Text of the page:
Austin's Rainey Street District sees explosive growth this year

Austin’s Rainey Street District is seeing explosive growth this year, with about a dozen residential buildings now in the works. 

The new development is coming at the expense of some longtime bars and restaurants, as well as increasing demand on the city’s energy infrastructure, leading to the construction of a new substation.

"Is it better? Is it worse? I don't know," said Ben Siegel, owner of Banger’s Sausage House & Beer Garden. "I think as a business owner to resist that, is where you're going to find yourself in trouble."

Longtime nightlife spots like Container Bar have already closed their doors, with Reina announcing over the weekend that Sept. 11 will be their last night. The bar posted on Instagram: "We knew this was coming and that our days were numbered."

"Some of them are more than bars. They're people that we've known, they're friends," said Siegel.

The closure of bars and small businesses, to make way for big residential high-rises, is a major reason why Austin Energy says they need more power capacity, and they need it soon.

"There's only so much power that can be distributed from a particular substation into a particular area of town," said Matt Mitchell, spokesperson for Austin Energy. "What were one-stories are 40-stories. That absolutely leads to more energy demand."

That’s why the utility has been building the new Rainey Street Substation, which is nearing completion, ahead of schedule.

"The structural components are all there now, the transformers are all installed, it's ready for electrification later this year," said Mitchell.

The substation’s design, Mitchell says, is the product of feedback from people in the neighborhood.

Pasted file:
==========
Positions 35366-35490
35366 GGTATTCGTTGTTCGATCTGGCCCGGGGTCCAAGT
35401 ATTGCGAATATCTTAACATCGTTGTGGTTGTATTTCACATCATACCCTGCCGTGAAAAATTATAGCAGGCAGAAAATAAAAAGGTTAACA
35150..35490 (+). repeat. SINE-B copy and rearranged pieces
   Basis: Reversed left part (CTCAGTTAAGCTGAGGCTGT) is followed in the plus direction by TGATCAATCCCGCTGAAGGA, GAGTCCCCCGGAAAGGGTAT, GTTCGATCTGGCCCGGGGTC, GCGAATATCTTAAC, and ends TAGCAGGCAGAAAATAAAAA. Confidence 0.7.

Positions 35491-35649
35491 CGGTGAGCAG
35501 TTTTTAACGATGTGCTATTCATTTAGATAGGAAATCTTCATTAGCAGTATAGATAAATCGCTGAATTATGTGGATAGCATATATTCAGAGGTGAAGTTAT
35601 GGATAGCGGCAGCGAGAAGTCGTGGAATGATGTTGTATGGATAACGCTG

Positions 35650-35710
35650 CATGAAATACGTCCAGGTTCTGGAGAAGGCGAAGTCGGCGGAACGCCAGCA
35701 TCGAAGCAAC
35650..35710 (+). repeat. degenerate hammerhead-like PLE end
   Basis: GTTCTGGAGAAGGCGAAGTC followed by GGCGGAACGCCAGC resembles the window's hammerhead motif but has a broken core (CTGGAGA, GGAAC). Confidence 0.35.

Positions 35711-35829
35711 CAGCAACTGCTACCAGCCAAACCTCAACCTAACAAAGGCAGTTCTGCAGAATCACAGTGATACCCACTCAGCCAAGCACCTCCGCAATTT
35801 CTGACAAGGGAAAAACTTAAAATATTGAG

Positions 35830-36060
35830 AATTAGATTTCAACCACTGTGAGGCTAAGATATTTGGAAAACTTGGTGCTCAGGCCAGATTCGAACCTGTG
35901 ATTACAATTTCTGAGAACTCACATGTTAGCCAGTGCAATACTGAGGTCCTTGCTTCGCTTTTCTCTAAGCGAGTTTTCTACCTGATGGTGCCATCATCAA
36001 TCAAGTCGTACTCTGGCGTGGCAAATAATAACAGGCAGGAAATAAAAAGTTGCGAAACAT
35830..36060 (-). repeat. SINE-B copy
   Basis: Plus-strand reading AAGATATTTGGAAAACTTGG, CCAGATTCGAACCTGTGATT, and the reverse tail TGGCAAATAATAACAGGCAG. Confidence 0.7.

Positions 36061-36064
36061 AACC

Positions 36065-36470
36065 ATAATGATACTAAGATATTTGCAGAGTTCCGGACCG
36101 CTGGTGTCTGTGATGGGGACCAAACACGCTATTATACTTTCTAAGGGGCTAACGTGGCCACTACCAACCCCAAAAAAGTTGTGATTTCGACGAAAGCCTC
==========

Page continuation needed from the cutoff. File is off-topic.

"This substation is state of the art, top of the line, and it's going to keep power flowing downtown," said Mitchell.

"I guess it's a good thing that you're going to have the energy infrastructure behind all the growth that's happening," said Siegel.

Siegel sees that growth as a positive. He founded the Rainey Business Coalition, working together with his neighbors to capitalize on it.

"There is that nostalgia factor of what it used to be," said Siegel. "But I also recognize that we're heading into something new and exciting."

He sees potential new markets from the construction workers here now, to the thousands of residents who’ll soon call this area home.

"I believe Rainey Street will be the seventh-densest district in the country. In the country. And so all of a sudden if you're a bar or a restaurant that's in the middle of that density, we're in the business of selling that stuff to people and that's a lot of people," said Siegel.

Siegel says he hopes people will continue to patronize bars like Banger’s, even though construction is making it more difficult to get around the area for the time being.

As for the new substation, it’s set to go online in January, and Austin Energy says that will allow for upgrades to be done on other equipment across the city.